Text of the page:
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under a hostile volley, he was shot and fell from his horse. His orderly was wounded, and became a prisoner. McPherson had with him an important order from Sherman, which first came into the hands of a Confederate soldier; but before long, as Fuller and Wangelin cleared that ground, the soldier was captured, with all the party that had taken to themselves McPherson's immediate belongings; and the remains of the much-beloved commander were very soon secured and brought in to Sherman by Colonel Strong, his inspector general. General Blair himself was not far from McPherson. He said: I saw him enter the woods and heard the volley which probably killed him. At once Blair notified Logan that McPherson was either slain or a prisoner, and that Logan was the senior to command. The instant that Sherman heard of McPherson's fall he sent an order to Logan to assume command, and gave him stimulating and strengthening words. But a little later Maney's Confederate division came against
Oliver Otis Howard, Autobiography of Oliver Otis Howard, major general , United States army : volume 2, Chapter 36: Battle of Ezra Church (search)
d to the same point. Early in the action, remembering some remarkable experiences on other fields, I thought I would make assurance doubly sure. So I caused twenty-six pieces of artillery to be so arranged that they swept all the ground beyond Logan's right flank, though but a few pieces of artillery were fired along his front, and the repulses, one after another, from the beginning of the Confederate attack to the close, were made mainly by riflemen. The two regiments brought by Colonel Strong were armed with breech-loading rifles, the first used in the war. The Confederates at that point had kept bravely on. Some were tramping the rail piles; a few had passed them when those repeating arms began their work. The Confederate soldiers fell there; but few escaped death, wounds, or capture. Knowing Sherman's desire for Morgan's division to come in on my right, something as Blucher did on Wellington's left at Waterloo, in the middle of the afternoon I sent word to Sherman about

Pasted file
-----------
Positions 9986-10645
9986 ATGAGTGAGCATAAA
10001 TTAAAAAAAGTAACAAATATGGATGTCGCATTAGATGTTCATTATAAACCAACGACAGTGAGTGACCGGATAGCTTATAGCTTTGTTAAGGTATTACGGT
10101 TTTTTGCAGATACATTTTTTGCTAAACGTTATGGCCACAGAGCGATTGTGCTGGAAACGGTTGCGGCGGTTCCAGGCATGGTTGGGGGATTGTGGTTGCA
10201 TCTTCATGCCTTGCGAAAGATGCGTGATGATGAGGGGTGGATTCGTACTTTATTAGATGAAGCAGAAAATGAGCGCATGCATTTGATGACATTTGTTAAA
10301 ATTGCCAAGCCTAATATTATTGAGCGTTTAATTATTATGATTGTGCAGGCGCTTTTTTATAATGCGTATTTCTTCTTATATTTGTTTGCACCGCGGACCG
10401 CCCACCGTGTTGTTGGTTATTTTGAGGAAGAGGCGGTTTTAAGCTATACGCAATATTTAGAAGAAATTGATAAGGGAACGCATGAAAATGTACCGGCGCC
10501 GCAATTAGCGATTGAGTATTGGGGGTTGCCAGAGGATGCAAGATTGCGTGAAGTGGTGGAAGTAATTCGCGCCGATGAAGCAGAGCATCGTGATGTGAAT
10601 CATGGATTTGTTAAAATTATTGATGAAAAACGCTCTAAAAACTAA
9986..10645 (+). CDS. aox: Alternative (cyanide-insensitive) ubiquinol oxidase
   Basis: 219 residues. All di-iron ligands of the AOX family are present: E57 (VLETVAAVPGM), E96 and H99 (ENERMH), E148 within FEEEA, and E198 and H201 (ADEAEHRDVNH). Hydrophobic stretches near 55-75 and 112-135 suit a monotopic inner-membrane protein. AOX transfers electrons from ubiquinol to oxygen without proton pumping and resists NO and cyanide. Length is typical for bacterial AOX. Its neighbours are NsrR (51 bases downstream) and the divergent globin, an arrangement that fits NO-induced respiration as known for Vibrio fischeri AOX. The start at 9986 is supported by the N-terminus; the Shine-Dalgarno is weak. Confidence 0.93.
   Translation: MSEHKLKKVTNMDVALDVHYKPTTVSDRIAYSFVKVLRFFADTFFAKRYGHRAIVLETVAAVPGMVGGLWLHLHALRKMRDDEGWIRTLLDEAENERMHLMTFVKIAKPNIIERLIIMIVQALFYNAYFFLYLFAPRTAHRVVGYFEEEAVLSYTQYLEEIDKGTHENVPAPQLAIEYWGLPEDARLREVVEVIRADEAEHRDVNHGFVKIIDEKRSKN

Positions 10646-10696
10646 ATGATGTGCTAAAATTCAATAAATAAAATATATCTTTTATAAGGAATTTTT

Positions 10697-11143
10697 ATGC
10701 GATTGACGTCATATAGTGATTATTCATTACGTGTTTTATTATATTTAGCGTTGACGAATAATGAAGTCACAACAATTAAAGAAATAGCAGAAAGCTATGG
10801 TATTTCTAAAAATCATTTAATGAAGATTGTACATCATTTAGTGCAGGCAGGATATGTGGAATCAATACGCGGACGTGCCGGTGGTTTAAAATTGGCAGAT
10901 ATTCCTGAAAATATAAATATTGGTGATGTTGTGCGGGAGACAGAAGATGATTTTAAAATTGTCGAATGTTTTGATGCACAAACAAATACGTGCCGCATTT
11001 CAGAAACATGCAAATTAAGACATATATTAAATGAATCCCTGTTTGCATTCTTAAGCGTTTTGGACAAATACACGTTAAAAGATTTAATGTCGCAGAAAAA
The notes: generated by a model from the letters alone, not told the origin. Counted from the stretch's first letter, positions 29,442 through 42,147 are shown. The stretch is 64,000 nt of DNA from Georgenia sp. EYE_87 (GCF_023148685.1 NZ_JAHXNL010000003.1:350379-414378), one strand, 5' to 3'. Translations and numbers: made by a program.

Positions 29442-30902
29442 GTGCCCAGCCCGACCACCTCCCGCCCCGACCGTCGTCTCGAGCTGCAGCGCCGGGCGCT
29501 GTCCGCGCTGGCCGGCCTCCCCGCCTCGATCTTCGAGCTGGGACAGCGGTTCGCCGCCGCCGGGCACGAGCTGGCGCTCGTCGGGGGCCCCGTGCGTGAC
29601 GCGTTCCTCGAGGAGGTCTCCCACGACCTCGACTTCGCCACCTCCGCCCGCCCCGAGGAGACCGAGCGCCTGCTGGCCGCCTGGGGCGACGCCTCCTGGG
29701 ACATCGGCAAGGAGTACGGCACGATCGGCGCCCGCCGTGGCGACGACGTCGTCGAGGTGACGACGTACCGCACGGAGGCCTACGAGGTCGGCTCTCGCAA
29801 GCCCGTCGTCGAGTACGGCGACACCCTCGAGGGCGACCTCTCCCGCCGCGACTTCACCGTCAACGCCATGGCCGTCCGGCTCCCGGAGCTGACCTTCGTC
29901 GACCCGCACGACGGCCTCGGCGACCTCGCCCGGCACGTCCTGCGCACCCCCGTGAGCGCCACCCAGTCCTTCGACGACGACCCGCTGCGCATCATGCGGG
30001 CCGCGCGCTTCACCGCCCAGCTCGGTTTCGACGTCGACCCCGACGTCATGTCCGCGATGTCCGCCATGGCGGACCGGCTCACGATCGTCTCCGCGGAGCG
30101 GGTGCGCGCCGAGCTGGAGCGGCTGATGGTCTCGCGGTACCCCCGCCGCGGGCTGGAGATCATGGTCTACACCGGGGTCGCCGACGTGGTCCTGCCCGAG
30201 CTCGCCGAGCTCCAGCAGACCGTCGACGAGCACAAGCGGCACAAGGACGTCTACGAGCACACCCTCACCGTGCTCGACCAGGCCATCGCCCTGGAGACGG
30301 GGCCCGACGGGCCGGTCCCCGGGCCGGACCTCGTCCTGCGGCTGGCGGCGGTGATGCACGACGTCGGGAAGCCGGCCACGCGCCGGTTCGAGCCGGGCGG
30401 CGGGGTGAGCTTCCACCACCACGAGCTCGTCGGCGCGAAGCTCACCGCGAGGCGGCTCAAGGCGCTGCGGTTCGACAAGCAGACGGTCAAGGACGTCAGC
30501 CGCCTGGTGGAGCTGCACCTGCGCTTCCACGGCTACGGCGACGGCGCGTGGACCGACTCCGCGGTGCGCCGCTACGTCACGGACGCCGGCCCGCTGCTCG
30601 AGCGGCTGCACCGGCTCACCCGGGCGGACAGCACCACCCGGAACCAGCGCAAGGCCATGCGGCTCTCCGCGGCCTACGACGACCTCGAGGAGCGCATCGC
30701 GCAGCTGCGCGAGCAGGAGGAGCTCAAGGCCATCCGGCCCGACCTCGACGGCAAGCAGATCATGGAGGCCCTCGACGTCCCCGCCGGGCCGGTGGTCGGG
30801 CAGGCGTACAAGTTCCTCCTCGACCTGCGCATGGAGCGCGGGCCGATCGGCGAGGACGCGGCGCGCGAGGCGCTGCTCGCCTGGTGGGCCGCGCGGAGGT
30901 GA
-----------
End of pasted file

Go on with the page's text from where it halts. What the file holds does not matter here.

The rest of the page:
Oliver Otis Howard, Autobiography of Oliver Otis Howard, major general , United States army : volume 2, Chapter 43: march through the Carolinas; the taking of Columbia (search)
65. He told me that he had followed the advice which I had given him in detail, and that the plan had worked so well that there was no want. We actually commenced and completed the evacuation of the city the morning of the 20th. The destruction of certain Confederate public property — that is, property made use of for furthering the interests of the war — was committed to me in Sherman's specific instructions. The undertaking was accomplished by my inspector general, Lieutenant Colonel William E. Strong, whose name, a synonym for loyalty and devotion not only to the cause for which we fought, but to his commander, is held in special love and veneration by me. To aid him in his work he had Logan's inspector general, Lieutenant Colonel L. E. Yorke. The following are the estimates of what were so destroyed: 1,000 bales of cotton, 19 locomotives, 20 box cars; many more had been previously destroyed by the great fire. Also, the buildings belonging to the railroad station-two
Oliver Otis Howard, Autobiography of Oliver Otis Howard, major general , United States army : volume 2, Chapter 44: skirmishing at Cheraw and Fayetteville and the Battle of Averysboro (search)